Section 101 as a Shortcut for Other Patentability Requirements

Guest Post by Saurabh Vishnubhakat, Associate Professor of Law and Associate Professor of Engineering, Texas A&M University.  This post is based on a new paper forthcoming in the Seton Hall Law Review.  Read the draft at https://ssrn.com/abstract=2992807.

We tend to think of the different patentability requirements as separate hurdles to be cleared.  To be patentable, an invention must reflect eligible subject matter (§ 101).  It must be new (§ 102), nonobvious (§ 103), adequately disclosed (§ 112), and so on.  A quick review of patent doctrine makes it clear, however, that patent law’s separate statutory requirements reflect similar, overlapping concerns.

Subject-matter eligibility, in fact, overlaps with all the other major requirements.  For example, one way to understand why natural products and natural laws are ineligible for patenting is that they are not truly innovative.  The concern about innovation is one that the novelty and nonobviousness doctrines also share.  Similarly, one way to understand why abstract ideas are ineligible is that the patentee might preempt the full scope of an idea without disclosing all possible instantiations of the idea.  The concern about preemption and proportional patent scope is one that the enablement and written description doctrines also share.

Given this overlap, subject-matter eligibility could theoretically be used in place of various other patentability requirements.

How These Overlaps Show Up in Examination

As it turns out, this is not just a theoretical possibility.  Evidence for these overlaps is pronounced in actual patent examination.  Because compact prosecution pushes examiners to identify all grounds for rejection together (rather than raise them piecemeal across multiple Office actions), it is possible to learn how frequently a given invention presents multiple patentability problems.

A new, fairly large dataset (800 randomly selected patents) of USPTO records reveals that subject-matter ineligibility does overlap substantially with other statutory requirements in examiner Office actions.  More than six times out of seven, an invention that was rejected for ineligibility under Section 101 was also rejected on at least one other ground.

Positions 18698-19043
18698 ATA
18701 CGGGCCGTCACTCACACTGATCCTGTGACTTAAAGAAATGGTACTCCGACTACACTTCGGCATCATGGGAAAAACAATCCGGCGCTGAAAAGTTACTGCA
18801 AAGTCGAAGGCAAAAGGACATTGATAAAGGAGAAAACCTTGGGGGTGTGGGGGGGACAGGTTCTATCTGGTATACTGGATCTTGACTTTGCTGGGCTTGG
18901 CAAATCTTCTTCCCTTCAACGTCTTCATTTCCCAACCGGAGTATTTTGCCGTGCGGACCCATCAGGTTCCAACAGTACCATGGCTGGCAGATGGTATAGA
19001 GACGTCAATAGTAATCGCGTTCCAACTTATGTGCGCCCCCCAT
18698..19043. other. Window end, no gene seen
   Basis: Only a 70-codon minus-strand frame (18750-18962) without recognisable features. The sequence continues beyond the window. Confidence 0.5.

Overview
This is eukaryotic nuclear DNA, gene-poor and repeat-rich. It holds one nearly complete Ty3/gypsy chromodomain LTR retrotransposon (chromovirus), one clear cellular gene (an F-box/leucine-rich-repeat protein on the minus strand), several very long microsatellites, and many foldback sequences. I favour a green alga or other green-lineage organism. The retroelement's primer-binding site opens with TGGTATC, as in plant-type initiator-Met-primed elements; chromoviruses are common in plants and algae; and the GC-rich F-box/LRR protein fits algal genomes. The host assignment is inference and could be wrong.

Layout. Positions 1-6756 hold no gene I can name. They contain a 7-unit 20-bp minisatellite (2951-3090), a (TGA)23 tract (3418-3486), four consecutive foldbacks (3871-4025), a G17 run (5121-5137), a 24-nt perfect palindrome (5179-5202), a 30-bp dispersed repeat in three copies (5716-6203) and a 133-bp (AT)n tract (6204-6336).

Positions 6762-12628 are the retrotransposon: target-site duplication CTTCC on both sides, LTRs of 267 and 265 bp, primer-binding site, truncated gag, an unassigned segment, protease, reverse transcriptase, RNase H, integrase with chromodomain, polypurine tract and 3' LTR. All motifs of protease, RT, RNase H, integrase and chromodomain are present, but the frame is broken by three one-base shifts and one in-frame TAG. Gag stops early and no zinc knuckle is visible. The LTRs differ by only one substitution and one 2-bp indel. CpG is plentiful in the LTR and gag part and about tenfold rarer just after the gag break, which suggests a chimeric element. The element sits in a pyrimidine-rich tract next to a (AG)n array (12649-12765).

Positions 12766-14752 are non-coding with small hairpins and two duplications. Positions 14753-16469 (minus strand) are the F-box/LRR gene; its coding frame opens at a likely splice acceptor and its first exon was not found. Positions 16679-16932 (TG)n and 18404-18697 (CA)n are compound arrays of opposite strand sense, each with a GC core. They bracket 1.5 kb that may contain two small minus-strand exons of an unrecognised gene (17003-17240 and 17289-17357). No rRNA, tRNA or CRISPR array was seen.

GroundsForRejectionShare

How These Overlaps Show Up in Litigation

These overlaps have also become very interesting to courts because they seem to offer a shortcut for deciding patent validity more quickly and more cheaply: by using subject-matter ineligibility at the pleading stage.  Litigation data on motion practice in patent cases bears this out.  Early in litigation, when decision costs have not yet accrued, motions to dismiss and motions for judgment on the pleadings are based primarily on ineligibility under Section 101.  By contrast, among motions for summary judgment following discovery, subject-matter ineligibility plays a much smaller role as other, more fact-intensive patentability doctrines can now be argued.

figure01-stages

Conversely, the points at which subject-matter ineligibility is argued are spread fairly evenly across motions to dismiss (34%), motions for judgment on the pleadings (27%), and summary judgment (39%).  The five other major patentability requirements—utility, novelty, nonobviousness, enablement, and written description—come up almost exclusively at summary judgment.

figure02-grounds

Why Courts Like Section 101 As a Shortcut—and Why It’s a Problem

Using subject-matter eligibility early can be attractive to a court.  Deciding a patent’s validity at all can be costly.  Claim construction, discovery, jury trials—the list of decision costs goes on.  Deciding validity incorrectly can be costly, too.  Failing to strike down an invalid patent tends to distort the market today and enable abuses such as nuisance litigation.  Meanwhile, wrongly striking down a valid patent tends to undermine incentives for future investment in research and commercialization.

A court that invests more resources in a decision is less likely to make a mistake, but this only helps to a point.  If the next dollar spent on reaching a good decision saves less than a dollar of error cost, the overall expenditure is actually a waste.  The lesson, then, is not to minimize decision cost alone or minimize error cost alone but to minimize the sum of decision cost and error cost.  (This insight is at least as old as Judge Frank Easterbrook’s 1984 paper on decision and error in antitrust cases.)

Problems arise in the patent context when judges who want to conserve resources today cut too many corners and underestimate their likelihood of errors.  The costs from those errors, after all, lie in the future and are easy to miss.  Judges in patent cases have begun relying on a style of decision-making that is quite similar to antitrust law’s distinction between per se rules and the rule of reason.

An antitrust rule that says a certain economic practice is per se invalid is cheap to administer but, like many bright-line rules, can lead to errors.  The rule of reason is more likely to result in a correct decision about the economic conduct in question, but will require more judicial resources.  Per se rules of antitrust should only be used, therefore, for types of economic conduct that are well-understood and very reliably harmful.

Subject-matter eligibility is becoming a sort of per se shortcut for patent invalidity, in contrast to more costly inquiries like nonobviousness or enablement analogous to the rule of reason.  The historical lesson of antitrust, though, has been that per se rules should be used very sparingly because a wide range of economic practices may prove to have procompetitive effects.  This does not mean the conduct is definitively legal under the antitrust laws—or that a given patent is definitively valid.  It simply means that more information and more careful judicial consideration are needed before an accurate decision can be reached.